Sometimes we need a shallow reason just to do to something noble. We know we are not worthy of the nobility, hence the shallow justification.

My fingers were tapping on my gadget, looking for any immigration office that still opened for online passport registration. I was about to go abroad to attend a literature festival. Good grief! All immigration offices in Jakarta were fully booked. No slot was available until 2020. I checked on the application schedule in other cities. Yes, there was a slot for the next day, but it was in Madiun or Kediri, in the East!

Five years ago, applying for passport online was very easy. It was like the miracle of the Reform era! My mind went back to the Soeharto period. The government offices were full of middlemen. You could recognize them by their thick faces formed by wide pores, maybe as a result of staying too long in a crowded office filled with smokes and no air conditioner. They moved from table to table, their hands carrying stacks of folders, persuading lazy officials to priorotize their clients. We could not do anything, hoping that our middleman was slicker than the rest.

Now, it is only fair if I am worried that the result of slow bureaucracy reformation will fail and we have to return to the Dark Age. This concern comes with a reason. In Tanah Abang, middlemen start offering spaces for street vendors. Piles of garbage, that had once been gone, now re-appear in the Manggarai sluice gate. I am worried that we have to deal with those middlemen again.

When it comes to passport, I have an even bigger concern. Passport is my identity while staying abroad. Without any fanfare, writers like me often visit other countries to represent Indonesia, or at least Indonesian literary scene and its ideas. Unlike athletes, we, the artists, might not be the official representative of Indonesia, but are rather selected by foreign institutions or festival organizers to speak on behalf of our home country.

So, the fact that we represent Indonesia is undeniable, and we are proud of being an Indonesian.

Honestly, I am happier to talk about the good news on Indonesia. For example, “Oh, Indonesia is a more democratic country now. The freedom of speech is protected.” Unfortunately, people who can talk freely are those from the majority group or people with power. “Oh, Indonesian officials are not as corrupt as before.” The truth is, corruption is just not as organized as it used to be. But I am still proud that the fight against corruption has not stopped, though it remains very difficult. At least I can say that in Indonesia we don’t have to bribe officials to take care of our documents.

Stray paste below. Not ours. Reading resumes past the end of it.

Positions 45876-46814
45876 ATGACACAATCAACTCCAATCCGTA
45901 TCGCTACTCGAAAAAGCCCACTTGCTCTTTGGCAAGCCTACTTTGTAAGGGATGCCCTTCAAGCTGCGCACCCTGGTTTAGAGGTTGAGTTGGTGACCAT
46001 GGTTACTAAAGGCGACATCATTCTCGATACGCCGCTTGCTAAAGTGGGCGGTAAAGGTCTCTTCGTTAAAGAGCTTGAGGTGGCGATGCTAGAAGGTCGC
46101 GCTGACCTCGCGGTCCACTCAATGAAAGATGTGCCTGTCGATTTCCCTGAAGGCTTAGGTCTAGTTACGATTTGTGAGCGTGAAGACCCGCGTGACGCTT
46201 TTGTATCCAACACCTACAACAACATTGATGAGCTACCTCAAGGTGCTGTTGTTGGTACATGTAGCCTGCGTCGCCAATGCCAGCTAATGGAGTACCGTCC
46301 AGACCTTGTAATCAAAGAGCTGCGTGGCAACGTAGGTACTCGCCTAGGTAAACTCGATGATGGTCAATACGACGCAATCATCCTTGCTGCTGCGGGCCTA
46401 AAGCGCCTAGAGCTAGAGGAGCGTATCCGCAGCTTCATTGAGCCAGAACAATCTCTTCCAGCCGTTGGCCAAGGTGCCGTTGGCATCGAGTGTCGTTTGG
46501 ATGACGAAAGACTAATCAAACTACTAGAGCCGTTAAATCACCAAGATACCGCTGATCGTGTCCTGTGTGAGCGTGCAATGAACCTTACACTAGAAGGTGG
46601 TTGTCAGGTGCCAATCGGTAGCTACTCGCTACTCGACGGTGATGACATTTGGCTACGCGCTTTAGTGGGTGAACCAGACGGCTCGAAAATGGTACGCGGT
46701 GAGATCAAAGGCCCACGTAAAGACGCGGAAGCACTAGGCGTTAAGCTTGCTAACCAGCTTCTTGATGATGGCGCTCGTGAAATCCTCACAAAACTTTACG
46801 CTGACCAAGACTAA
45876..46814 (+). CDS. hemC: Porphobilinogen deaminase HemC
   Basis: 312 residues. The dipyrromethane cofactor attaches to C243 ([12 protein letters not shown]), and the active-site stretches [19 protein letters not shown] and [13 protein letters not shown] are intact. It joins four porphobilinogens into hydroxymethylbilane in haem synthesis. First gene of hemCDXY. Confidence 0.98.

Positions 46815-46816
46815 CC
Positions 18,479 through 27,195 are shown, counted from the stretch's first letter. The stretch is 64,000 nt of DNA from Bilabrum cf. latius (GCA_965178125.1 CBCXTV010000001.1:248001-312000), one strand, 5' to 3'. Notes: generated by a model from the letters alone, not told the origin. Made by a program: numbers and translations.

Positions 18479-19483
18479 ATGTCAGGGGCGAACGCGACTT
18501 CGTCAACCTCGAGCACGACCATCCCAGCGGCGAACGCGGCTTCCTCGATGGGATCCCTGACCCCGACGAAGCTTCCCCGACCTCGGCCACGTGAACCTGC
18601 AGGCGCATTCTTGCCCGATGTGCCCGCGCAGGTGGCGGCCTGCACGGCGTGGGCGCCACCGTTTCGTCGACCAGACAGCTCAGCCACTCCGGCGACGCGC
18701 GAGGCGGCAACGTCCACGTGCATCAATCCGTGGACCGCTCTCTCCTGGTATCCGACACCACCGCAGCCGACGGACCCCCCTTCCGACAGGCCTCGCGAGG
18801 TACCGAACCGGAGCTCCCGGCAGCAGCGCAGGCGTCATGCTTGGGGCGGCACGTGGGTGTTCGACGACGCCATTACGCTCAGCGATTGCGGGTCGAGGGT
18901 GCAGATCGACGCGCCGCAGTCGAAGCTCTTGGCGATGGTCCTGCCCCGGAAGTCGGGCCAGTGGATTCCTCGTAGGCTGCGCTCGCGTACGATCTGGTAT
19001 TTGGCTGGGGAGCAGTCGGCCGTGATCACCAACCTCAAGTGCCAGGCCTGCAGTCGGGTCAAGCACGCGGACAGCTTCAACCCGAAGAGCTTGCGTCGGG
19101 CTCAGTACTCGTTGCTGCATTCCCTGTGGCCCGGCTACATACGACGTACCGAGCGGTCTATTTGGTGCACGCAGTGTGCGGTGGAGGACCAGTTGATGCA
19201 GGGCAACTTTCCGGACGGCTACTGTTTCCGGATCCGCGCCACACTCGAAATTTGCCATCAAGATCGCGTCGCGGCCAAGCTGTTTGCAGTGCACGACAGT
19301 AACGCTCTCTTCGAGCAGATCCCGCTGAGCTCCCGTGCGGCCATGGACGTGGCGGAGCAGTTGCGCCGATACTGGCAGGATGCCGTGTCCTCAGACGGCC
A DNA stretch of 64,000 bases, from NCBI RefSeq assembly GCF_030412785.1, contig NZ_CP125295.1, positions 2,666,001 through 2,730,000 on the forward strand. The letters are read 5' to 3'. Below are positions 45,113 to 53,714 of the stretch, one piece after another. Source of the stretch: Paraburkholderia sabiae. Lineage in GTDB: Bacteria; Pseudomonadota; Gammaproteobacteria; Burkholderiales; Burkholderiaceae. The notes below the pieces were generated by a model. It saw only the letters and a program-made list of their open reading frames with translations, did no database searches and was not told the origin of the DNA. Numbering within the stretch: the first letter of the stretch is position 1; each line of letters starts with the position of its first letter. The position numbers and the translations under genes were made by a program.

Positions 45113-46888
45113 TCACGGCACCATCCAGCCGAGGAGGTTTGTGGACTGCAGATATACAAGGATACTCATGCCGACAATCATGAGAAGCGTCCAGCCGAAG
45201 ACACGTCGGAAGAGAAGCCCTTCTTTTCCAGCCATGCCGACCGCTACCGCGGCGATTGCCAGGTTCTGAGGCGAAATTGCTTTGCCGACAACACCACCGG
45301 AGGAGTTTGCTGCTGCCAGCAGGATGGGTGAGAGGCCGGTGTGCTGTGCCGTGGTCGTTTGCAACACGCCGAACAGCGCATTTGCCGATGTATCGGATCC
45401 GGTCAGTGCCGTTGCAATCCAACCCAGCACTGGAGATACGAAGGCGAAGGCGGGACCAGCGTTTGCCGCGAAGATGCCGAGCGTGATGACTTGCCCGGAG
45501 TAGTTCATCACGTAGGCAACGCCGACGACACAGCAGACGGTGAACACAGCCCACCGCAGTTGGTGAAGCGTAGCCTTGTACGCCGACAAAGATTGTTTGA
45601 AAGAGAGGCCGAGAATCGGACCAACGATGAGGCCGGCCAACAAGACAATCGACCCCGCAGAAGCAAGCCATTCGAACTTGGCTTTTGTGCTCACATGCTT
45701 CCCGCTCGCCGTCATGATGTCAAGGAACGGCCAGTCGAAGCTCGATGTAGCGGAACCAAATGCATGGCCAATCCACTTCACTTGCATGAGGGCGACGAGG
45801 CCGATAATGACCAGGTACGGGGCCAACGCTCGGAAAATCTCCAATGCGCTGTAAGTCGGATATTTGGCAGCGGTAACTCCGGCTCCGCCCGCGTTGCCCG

During the Soeharto regime, writers who represented Indonesia were considered as people who came from an underdeveloped country. We were expected to talk about the life under a corrupt regime, fighting for freedom of expression and for women empowerment amid a traditional and religious society. Struggling with those issues, we were deemed not ready to deal with more progressive topics commonly discussed among intelectuals and artists from other countries.

During the Reform Era, I wish I could bring good news from Indonesia. I wish to tell people that human right abuse and corruption are now part of history. I wish to be able to tell people that we have overcome and learned from them – just like Europe has learned from religious and World Wars, or the US from slavery, civil wars or the fight against mafia.

I want to be able to say that our ancerstors are known for their great ideas and excellent literature, and I come from a country where spiritual tradition is cultivated and diversity is united. Pancasila and Bhinneka Tunggal Ika were born from this great spiritual tradition. Now, this country is embracing modernity, building a clean and professional bureaucracy. I wish I could say that. But we all know, there are movements against these ideas. We are now facing religious radicalism that does not recognize diversity and we are still struggling to uphold bureaucracy reform and eradicate corruption.

While applying for my passport, I was reminded of those things again. I failed to apply passport online, so I filed a complaint to the Directorate General of Immigration through their social media account and was responded immediately.
The integrated online passport system might not work as well as that of online train ticketing. Middlemen can still haunt you. So each immigration office has come up with its own strategy. I finally got my passport though I still see people without queuing number can sneak into the official line.

If Indonesia were an immigration office, it consists of many professional officials, people who do good and are diligent. But the system still has loopholes, where officials receive bribery and people are willing to give them money. There are progresses, but the road is still long and it is still paved with threats.

The pride of being someone from a country that is free from corruption might work as the reason that can force us to achieve our goals. Everyone of us is the representative of Indonesia. Make it a proud country.




Ayu Utami
Author and Director of Literature & Ideas of Festival @Salihara.